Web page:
Let The Wookiee Win Week 2: Love In The Time of Boba Fett January 19, 2010

The following is the second of a series of columns for The Peak. This week deals with how love is stupid, and how Phantom Menace is stupid, and how when combined they are kind of awesome.

A bunch of years after George Lucas got his rocks off letting the global movie-going populace innocently root for incest, he decided to revisit the franchise that made him grotesquely wealthy. He made a few prequels. You may have heard of them. They were kind of a thing.

The wholesale rape of a series aside, George Lucas did a funny thing: recognizing that love was second only to war (as in, Star Wars) in the landscape of literary devices, he decided to rewrite the entire context of his continuity. I think his goiter told him to do it.

Instead of the epic quest of a band of rebels with the intention of bringing down an empire, Phantom Menace made it the story of a headstrong young Jedi who would enslave a galaxy because he had a dream that his wife might die. Maybe.

This ruffled a few feathers.

And why wouldn’t it? The move made their beloved series of jock sci-fi into the nerd equivalent of The English Patient, with such swagger as to inspire calls for the Lucas himself to be buggered with a Jar-Jar Binks doll. The subsequent, weepy version of the baddest badass to ever rock a cape and emphysema had casual and hardcore fans alike introducing their palms to their faces.

But don’t be deceived; the wooden acting and staid dialogue characterizing the romance between Anakin Skywalker and Padme Amidala is merely the poor technical execution of the most powerful idea Lucas ever committed to film.

It’s awkward from the word go. Our savant slave boy meets the incognito Queen Amidala through a nearly impossible series of coincidences (blame the Force, not the writing), and, throwing reasonable notions of statutory rape to the wind, proceeds to try and woo the 14-year-old monarch as best as his nine-year-old prowess allows (which is to say he showed her his space Lego). Lacking biceps or a wicked automobile, he resorts to clumsiest attempt at flattery in cinematic history, asking her if she was “an angel.” In the best possible distillation of every romantic encounter I have ever had, she looks at him dead in the face, cocks her head to the side and says “What?”

This is the best part of the film, and possibly the best of all three prequels.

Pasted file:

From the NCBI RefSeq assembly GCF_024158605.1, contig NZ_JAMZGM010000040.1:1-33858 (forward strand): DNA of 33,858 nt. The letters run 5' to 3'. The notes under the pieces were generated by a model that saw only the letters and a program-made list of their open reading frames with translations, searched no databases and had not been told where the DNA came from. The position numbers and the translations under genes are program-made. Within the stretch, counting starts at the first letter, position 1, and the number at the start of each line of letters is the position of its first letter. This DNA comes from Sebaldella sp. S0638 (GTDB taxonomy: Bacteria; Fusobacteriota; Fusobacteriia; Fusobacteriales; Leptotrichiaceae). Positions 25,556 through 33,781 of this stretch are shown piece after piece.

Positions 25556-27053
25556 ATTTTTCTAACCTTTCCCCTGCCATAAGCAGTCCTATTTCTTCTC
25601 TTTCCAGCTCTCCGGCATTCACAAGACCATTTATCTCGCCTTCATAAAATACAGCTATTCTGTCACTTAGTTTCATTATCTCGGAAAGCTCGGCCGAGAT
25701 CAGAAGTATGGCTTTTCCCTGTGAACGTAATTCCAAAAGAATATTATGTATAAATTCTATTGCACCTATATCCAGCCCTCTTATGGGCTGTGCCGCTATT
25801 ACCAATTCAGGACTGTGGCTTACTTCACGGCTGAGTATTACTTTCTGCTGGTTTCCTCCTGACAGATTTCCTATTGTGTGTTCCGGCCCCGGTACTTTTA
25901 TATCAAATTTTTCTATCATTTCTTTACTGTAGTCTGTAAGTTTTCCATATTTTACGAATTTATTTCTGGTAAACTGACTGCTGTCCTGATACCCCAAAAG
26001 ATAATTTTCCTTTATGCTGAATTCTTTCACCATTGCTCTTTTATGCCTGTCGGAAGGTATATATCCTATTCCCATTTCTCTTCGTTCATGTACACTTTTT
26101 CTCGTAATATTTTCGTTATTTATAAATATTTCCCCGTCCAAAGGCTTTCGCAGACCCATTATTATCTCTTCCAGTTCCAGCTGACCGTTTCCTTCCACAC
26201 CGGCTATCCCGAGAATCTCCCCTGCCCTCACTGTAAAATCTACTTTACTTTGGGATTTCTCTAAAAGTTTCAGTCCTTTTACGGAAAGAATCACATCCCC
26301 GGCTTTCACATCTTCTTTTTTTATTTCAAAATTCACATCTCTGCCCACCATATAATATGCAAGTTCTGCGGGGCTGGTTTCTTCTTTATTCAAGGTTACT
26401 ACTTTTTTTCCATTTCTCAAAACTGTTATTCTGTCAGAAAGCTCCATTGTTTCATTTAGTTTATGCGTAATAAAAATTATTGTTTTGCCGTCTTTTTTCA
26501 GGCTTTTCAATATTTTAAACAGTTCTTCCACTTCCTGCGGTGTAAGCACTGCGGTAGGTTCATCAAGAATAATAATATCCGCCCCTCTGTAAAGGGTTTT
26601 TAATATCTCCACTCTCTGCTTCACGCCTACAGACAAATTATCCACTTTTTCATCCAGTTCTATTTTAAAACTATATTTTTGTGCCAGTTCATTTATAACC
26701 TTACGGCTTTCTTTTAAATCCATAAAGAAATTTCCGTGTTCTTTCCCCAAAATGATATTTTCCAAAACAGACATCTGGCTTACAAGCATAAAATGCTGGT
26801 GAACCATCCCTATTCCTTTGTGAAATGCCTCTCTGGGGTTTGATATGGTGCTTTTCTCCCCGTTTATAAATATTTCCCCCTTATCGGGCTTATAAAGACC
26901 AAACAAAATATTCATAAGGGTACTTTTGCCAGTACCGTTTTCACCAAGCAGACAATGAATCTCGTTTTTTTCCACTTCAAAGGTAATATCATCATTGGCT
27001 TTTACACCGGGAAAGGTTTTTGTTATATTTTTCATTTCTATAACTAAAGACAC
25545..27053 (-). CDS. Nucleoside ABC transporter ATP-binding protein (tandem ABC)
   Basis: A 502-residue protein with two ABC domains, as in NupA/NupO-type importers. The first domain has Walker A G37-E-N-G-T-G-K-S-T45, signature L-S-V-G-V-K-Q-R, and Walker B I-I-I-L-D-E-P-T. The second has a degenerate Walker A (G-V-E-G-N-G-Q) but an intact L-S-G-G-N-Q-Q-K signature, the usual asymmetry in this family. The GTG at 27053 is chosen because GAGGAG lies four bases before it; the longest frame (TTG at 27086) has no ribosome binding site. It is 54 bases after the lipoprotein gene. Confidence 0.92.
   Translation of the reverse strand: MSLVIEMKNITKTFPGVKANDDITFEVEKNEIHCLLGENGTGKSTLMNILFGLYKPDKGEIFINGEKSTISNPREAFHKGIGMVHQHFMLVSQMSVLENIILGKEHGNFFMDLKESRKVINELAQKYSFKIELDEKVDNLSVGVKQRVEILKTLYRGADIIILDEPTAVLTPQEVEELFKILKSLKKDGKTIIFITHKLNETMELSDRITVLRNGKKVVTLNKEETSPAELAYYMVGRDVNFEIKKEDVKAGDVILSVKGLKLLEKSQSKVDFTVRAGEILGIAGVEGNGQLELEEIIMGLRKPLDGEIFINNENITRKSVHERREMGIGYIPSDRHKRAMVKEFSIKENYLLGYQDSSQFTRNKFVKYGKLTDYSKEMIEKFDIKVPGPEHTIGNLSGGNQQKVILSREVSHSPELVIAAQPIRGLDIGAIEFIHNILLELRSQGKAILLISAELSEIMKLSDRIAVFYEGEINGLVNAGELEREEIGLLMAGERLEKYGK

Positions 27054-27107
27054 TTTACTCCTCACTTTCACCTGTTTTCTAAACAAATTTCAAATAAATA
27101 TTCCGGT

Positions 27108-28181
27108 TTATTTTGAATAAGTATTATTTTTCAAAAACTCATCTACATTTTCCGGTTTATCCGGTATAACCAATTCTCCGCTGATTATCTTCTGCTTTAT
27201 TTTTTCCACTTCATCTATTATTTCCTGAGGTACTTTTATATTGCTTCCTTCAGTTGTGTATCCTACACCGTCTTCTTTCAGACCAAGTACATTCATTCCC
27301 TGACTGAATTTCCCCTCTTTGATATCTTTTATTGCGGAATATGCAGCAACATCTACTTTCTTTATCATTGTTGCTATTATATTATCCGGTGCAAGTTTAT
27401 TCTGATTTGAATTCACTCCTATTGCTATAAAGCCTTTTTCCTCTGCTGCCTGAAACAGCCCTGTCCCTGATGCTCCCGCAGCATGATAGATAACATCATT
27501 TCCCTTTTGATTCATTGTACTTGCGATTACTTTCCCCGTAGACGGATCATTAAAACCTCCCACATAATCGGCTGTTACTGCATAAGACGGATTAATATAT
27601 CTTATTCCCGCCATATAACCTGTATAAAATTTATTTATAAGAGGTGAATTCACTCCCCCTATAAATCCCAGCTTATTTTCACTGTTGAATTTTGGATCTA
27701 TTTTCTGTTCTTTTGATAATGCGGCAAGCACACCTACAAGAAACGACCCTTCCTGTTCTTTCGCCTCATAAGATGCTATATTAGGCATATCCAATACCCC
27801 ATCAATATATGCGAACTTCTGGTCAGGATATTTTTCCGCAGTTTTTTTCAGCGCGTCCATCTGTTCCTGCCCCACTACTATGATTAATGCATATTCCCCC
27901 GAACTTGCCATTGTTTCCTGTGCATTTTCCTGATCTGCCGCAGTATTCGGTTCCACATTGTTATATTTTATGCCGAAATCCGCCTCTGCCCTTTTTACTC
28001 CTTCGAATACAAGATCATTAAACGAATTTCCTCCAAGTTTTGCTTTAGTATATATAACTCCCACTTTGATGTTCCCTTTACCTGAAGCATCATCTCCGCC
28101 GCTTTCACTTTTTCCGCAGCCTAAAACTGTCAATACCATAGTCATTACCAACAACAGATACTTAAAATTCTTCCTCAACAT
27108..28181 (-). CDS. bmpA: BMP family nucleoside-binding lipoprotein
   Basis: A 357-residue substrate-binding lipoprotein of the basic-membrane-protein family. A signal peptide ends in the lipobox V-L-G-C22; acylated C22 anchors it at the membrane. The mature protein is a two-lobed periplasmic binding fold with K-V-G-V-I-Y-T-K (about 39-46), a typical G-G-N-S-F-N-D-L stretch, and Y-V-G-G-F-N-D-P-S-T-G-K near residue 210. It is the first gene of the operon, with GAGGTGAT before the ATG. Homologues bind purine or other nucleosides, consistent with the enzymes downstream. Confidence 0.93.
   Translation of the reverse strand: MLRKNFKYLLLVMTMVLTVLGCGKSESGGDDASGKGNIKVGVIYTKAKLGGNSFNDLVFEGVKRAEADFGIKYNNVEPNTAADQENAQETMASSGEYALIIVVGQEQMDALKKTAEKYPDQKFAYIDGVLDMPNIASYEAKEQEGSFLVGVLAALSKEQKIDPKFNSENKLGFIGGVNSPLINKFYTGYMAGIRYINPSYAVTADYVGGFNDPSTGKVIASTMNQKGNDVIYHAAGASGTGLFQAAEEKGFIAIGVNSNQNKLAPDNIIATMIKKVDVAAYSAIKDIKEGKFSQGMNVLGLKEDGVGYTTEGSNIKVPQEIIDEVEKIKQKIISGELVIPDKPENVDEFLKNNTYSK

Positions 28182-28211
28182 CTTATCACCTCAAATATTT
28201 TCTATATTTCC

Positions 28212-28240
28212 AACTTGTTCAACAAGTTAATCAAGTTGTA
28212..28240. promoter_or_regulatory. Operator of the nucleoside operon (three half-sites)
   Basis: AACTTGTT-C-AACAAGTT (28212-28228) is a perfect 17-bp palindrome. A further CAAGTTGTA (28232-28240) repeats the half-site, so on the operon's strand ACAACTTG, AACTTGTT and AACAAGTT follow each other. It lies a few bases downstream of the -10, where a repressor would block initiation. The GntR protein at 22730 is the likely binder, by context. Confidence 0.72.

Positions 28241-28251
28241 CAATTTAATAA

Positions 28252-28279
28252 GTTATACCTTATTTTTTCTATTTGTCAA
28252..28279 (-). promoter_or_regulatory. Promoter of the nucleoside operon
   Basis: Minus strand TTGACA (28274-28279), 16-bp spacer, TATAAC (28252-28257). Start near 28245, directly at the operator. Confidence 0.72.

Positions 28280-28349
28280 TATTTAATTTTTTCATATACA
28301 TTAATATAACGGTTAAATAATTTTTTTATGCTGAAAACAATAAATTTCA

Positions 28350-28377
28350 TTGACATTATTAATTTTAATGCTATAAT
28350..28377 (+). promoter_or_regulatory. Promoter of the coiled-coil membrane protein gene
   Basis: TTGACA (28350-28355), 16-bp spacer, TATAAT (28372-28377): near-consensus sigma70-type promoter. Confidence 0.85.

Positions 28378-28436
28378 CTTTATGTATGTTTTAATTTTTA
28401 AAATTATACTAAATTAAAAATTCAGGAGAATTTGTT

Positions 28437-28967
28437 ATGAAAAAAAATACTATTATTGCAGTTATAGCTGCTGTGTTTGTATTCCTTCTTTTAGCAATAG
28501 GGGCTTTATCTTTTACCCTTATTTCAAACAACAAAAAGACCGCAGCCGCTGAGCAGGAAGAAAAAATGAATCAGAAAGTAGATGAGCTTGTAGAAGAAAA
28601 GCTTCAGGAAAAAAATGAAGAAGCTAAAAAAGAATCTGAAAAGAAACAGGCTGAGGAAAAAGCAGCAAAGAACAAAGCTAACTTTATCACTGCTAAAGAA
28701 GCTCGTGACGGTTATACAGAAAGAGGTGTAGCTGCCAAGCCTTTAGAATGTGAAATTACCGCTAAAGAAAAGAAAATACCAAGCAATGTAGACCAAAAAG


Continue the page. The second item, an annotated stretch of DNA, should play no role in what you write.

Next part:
Whether intentionally or by accident, Lucas captured one of the greatest and most realistic love stories in Hollywood history, and what makes it so profound is that it almost wallows in its ridiculousness. It recognizes that love is hardly ever the measured, dramatic perfection like we see with Han and Leia in the later episodes, and throws the stupid things we do to the opposite sex at us like a fistful of sand in the eyes.

When Anakin is a kid, all he sees is a goddess, an object of desire. His romantic schooling only goes as far as his mother telling him he was immaculately conceived, likely winking and nudging him the whole time. As he goes through the dogmatically celibate Jedi training, he swims in an ocean of testosterone and midi-chlorians and dreams about her.

Though he has the ability to detect emotions, Yoda and Co. decide it would be a great idea to send a teenager who can crush steel with his mind to spend some alone time with a girl over whom he has Gacy levels of obsession.

Given this opportunity, he awkwardly and directly confesses total dedication to this woman he has spent virtually no time with, and luckily she’s a sucker for a guy with a big lightsaber. In between strained confessions of affection, (and probable explorations of the coital implications of a robotic arm,) they do things like run through a field of wildflowers without a hint of irony.

She gets knocked up, has some twins (who would later totally make out), and, as in every good love story, Anakin goes on to kill millions and set up a cruel dictatorship. What you are feeling right now is the squirming of a million nerds suddenly silenced by the realization that they relate entirely.

Phantom Menace and the love arc of Padme and Anakin was George Lucas’ attempt to take his stories to an operatic level. While the result is more “kill the wabbit” than Barber of Seville, it shows us exactly what our courtship looks like: obsessive, stupid, humiliating, amazing, and utterly central to the life of every person who has ever lived.

Making that primal need for companionship the core of his narrative is just another way Star Wars shows us how we are all exactly the same.

Which is to say, pretty damn goofy.